"A complete absence of basic patient care"
About: Queen's Hospital (Romford) Queen's Hospital (Romford) Romford RM7 0AG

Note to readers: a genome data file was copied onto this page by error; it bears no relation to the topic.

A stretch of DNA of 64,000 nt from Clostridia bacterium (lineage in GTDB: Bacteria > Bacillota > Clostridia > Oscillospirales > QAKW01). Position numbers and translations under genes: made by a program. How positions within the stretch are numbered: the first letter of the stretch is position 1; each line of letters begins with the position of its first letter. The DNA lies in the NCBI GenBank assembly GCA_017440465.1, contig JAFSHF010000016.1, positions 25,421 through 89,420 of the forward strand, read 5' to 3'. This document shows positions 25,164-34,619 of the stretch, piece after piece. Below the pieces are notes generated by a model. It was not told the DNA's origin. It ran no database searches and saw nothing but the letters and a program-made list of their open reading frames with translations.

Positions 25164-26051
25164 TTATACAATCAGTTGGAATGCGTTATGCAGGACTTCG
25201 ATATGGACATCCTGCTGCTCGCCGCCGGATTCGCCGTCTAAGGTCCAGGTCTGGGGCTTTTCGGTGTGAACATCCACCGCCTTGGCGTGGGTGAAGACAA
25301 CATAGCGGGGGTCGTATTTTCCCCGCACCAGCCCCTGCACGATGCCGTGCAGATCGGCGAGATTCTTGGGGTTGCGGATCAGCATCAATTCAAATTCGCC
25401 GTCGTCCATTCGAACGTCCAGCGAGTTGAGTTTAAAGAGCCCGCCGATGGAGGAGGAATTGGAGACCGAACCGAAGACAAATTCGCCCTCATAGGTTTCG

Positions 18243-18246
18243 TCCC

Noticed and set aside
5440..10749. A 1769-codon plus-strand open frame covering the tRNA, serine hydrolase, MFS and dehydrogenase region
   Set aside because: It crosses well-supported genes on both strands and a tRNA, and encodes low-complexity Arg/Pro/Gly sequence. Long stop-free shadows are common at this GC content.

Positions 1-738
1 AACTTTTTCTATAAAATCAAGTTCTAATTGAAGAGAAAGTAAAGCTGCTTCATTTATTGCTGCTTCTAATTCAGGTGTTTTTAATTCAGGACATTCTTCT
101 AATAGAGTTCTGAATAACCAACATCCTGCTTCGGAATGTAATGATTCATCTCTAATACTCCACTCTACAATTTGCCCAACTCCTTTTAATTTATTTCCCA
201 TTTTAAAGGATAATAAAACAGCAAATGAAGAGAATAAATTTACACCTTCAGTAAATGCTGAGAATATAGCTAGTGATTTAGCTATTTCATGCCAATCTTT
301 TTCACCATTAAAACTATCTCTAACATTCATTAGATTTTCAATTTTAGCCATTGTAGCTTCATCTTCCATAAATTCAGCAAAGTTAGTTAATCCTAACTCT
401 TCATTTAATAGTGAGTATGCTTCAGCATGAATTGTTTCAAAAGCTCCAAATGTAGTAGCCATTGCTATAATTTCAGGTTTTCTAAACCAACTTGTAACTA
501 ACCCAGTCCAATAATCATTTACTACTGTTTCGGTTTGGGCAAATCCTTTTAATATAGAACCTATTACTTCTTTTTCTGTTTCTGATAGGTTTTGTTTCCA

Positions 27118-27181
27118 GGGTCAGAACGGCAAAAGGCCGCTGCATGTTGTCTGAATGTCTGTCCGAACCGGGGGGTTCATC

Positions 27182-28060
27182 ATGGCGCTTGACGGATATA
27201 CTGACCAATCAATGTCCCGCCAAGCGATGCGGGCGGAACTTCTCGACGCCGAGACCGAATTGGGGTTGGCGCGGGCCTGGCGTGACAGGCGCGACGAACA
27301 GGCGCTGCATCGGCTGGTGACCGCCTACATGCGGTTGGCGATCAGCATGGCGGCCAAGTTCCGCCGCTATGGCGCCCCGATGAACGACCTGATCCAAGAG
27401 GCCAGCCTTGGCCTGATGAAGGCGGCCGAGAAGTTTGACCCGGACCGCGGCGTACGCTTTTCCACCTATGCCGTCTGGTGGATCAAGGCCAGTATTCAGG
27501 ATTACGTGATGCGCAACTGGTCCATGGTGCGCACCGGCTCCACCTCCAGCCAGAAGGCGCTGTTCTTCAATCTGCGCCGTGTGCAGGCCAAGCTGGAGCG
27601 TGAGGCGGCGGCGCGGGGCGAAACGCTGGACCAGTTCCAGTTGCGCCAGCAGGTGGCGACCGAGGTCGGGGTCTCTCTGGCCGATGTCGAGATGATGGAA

Healthy 26 year old male admitted with agonising chest pain, low blood sugar, vomiting, shaking and delirious by the time ambulance was called. My partner and I arrived by ambulance at 9pm, he was ‘seen’ within 15 minutes and then wheeled into the main reception area of A & E in his pyjamas, no shoes on and holding a sick bowl. When I say he was seen – a Doctor looked over his notes, looked at him (no contact, no questions, no medication, no tests). This was the process for any patient arriving by ambulance makes their figures look good for comparison with other hospitals. Technically, the patients are being ‘seen’ within 15 minutes so the response rates look excellent. He was left slumped in the wheelchair alone for 40 minutes before I got angry and pushed him back into A & E. After ignoring us for 10 minutes, the Doctor gave him a pill (no explanation given) and a thick white liquid (no explanation given). I was then told to wheel him back to the reception area. After 30 minutes he vomited the medication all over himself. There was no one on hand to help so I let myself into a triage room to get paper towels, a bowl and tissues to clean him up. The waiting room was absolutely full, patients using the admission seats because there was no other option and I couldn’t believe that there were seriously ill patients bleeding, being sick and dozing in and out of consciousness in that room and not once over the course of 9 hours did a nurse walk through to assess the situation or provide support. A cleaner was seen once over that period. The reception area was absolutely freezing. There was no heating and patients were huddled under jackets, blankets, sheets and anything else they could get their hands on. It was a pitiful sight to see a mother removing her winter coat to drape over her two small children – one of whom had chattering teeth. I had to remove my coat, shoes and socks to keep my partner’s body from violently shaking from the cold. One receptionist was overheard telling a clearly distraught patient to 'chill out' when he became distressed with the waiting time to assess his injury. Reception staff were more interested in going into the back office to chat rather than being on hand at the front desk to deal with patient admissions. We were there for 9 hours in total and I watched numerous people struggling to get their attention. A teenage boy admitted for concussion following a rugby match was in the reception area for a total of 6 hours, his family struggled to keep him awake. Vomit on the A&E floor was covered with paper towels and then ignored by reception staff who were informed about it repeatedly. There was a lack of communication and basic organisation between the Doctors, A & E reception staff and the nurses conducting the tests. Thankfully I wasn’t born in the UK, so this was my first NHS A & E experience and I can honestly say I was traumatised by it.